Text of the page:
“Strange how there’s always just a little more innocence left to lose”, so says the Outsider, the obscure and morally ambiguous deity of the Dishonored series, shortly after you’ve encountered the primary antagonist of the game, your foil and counterpart, the assassin Daud. Those who have played the series know that one can only refer to these events as “encounters”, because the outcome is entirely up to you – to travel the high road, spare your enemies, and leave the world better than you found it – or to cut a bloody swath through the world on your path to revenge. This is the mainstay of the series, combining action and decision, morality as well as plot, in order to allow players to “play your way”.
In the first game, it was an intriguing and captivating dynamic. Now, months after the release of Dishonored 2 (and four different play-throughs), it can be said that Arkane Studios has truly developed their own brand of video game, having improved upon the original formula to reach new heights. The reactive world, highly detailed linear level design, and captivating story have all combined to make a game that should be treasured not only for the sum of its parts, but because it elevates the video game ecosystem as a whole. In order for games to evolve into a medium to rival and surpass film and television, we need more games like Dishonored 2.
My usual barometer for a game’s story is my roommate, Josh. An avid consumer of film and TV, Josh self-proclaims, “I’m just one of those people who don’t really get video games..” However, Josh does enjoy watching certain games, ones that tend to have cinematic flair, good dialogue, and unique concepts we can discuss. His favorite game to watch is The Witcher 3. His least favorite game to watch at the moment is Titanfall 2 (“I’m sure it’s a good game but like, I don’t even know what’s happening right now this is all so fast”).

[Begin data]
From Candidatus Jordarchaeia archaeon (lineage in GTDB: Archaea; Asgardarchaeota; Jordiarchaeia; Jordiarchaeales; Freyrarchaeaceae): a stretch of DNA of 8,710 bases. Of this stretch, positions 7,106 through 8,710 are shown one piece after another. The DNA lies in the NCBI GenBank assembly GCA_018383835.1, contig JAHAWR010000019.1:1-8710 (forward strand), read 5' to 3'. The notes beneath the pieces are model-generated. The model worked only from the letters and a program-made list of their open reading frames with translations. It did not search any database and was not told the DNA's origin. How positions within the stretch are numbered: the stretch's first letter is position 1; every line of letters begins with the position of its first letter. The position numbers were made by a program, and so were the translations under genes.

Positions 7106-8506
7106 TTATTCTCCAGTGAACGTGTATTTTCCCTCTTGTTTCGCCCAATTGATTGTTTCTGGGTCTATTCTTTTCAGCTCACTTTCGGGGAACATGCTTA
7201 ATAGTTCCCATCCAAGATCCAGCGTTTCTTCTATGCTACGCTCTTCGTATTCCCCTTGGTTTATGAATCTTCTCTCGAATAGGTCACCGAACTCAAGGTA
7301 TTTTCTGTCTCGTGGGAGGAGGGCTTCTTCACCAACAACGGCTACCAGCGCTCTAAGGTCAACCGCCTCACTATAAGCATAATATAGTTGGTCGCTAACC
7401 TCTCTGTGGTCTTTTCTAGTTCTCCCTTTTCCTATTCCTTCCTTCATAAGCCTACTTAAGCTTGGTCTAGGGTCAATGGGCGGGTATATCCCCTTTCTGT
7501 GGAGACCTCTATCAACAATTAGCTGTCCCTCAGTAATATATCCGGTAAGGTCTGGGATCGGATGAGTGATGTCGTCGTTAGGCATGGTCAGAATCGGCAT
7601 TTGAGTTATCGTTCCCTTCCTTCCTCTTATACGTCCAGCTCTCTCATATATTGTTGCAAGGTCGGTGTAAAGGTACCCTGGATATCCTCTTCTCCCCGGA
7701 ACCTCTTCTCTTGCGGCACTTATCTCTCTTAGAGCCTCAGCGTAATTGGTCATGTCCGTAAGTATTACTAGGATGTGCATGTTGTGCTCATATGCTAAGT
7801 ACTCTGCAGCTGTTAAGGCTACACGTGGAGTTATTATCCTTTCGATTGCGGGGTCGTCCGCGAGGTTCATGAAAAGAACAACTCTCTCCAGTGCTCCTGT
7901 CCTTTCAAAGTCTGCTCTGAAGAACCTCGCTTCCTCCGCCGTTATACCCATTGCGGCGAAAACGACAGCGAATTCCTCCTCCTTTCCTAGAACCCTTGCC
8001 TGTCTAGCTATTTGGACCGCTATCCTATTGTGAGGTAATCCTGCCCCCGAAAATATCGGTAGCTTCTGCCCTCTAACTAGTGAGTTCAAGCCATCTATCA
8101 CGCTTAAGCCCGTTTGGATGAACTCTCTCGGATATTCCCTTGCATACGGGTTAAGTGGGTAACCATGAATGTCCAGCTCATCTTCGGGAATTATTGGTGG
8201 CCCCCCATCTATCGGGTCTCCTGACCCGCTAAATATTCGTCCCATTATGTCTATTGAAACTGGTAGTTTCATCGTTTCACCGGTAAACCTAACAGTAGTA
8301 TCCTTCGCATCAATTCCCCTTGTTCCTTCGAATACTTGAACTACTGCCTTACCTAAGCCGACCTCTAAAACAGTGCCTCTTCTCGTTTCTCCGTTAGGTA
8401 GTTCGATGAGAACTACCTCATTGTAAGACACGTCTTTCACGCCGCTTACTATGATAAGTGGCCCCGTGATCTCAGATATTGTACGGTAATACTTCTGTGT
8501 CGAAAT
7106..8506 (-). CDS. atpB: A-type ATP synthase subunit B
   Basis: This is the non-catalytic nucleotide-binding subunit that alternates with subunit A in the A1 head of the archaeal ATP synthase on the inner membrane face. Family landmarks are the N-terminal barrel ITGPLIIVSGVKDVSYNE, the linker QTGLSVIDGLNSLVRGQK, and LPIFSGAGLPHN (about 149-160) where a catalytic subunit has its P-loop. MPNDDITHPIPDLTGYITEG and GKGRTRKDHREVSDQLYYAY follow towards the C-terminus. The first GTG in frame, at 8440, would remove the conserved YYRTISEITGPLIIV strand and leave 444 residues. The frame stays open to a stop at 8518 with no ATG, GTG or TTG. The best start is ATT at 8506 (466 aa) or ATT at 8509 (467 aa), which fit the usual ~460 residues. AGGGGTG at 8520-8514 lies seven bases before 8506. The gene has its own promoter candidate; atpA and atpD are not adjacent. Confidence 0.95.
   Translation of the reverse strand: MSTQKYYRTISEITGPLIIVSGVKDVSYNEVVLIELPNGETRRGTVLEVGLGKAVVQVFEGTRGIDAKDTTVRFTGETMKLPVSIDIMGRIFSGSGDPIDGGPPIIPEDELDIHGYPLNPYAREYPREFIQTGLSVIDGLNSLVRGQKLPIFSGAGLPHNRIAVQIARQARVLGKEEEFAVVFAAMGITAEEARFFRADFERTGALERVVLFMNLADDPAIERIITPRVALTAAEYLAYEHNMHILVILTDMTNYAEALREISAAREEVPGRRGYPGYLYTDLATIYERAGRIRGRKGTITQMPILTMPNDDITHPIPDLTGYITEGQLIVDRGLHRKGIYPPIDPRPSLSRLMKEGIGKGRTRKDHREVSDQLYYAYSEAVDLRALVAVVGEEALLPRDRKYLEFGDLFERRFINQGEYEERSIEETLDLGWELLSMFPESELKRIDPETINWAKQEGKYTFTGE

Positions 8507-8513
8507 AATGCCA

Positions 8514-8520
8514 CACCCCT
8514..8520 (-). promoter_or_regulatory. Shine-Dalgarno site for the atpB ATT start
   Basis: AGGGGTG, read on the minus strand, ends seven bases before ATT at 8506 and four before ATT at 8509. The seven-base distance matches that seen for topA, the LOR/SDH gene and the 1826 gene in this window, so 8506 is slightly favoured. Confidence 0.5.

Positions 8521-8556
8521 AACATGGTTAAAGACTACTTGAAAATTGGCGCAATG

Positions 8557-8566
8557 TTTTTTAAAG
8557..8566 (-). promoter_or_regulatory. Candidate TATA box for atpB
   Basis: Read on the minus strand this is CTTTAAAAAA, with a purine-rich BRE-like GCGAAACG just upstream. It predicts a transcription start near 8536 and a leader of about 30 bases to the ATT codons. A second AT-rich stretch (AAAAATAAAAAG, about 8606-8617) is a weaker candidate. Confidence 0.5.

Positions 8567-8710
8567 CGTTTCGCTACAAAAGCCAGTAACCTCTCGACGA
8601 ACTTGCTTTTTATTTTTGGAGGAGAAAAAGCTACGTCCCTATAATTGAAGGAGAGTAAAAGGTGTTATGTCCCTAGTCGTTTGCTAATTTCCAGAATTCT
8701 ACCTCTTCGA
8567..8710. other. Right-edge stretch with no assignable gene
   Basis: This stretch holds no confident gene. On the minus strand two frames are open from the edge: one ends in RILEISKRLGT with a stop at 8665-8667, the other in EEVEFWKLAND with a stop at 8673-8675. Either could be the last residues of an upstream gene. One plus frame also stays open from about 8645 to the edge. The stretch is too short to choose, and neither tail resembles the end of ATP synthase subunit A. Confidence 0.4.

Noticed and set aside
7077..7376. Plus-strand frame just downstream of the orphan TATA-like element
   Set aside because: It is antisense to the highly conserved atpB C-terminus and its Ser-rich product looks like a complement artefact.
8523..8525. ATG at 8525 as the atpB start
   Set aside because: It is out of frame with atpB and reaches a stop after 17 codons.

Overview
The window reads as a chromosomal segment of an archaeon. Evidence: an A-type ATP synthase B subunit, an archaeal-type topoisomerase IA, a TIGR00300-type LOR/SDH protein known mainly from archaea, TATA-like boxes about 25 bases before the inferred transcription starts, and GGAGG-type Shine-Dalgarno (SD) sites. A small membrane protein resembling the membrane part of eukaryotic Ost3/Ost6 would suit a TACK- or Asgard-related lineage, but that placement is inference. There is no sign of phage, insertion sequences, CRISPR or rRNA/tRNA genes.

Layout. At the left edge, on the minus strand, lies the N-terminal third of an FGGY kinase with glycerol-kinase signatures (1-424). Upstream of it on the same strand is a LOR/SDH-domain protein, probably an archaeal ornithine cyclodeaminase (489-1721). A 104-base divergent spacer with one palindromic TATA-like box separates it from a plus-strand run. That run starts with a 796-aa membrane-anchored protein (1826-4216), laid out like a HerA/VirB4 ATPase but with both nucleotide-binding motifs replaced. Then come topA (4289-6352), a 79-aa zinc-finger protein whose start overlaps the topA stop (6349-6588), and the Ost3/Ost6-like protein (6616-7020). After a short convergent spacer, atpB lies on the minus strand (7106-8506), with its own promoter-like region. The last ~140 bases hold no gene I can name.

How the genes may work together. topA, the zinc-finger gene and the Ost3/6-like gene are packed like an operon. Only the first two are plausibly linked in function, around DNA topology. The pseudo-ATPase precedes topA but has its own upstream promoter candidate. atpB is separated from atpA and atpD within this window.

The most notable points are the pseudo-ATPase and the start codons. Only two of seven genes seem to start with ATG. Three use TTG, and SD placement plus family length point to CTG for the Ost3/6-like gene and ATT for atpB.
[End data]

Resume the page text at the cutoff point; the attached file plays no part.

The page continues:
There’s a level in Dishonored 2 where the main antagonist of the game, Delilah Kaldwin, traps the player in the Void and forces them to relive the experiences that shaped her into what she is. It was during this sequence that Josh looked up from his dinner and says, “This is actually crazy – I like, actually want the context of this game.”. Cut to a half hour later after I’ve ranted about decision trees and reactive world gameplay and Josh concludes with, “This game is making me want to get into video games.”.
This is the kind of reaction that only excellent video games will receive from the audience of the uninitiated, and it’s the kind of reaction every publisher should be striving for. We’ve hit a point where the video game industry is now very stratified – the largest publishers are cranking out several annual titles per year from their cash cow IP’s (Assassin’s Creed, Call of Duty, even Halo has been revived for annual iterations) while glorifying the fact that they allow indie publishers to live under their umbrella and calling this “risk-taking”. In such an environment, the middle ground where true magic like Dishonored 2, or Shadow of Mordor, or the recently deceased Fable games spring from can often be overlooked by all but the most dedicated fans, let alone people who normally wouldn’t even play video games.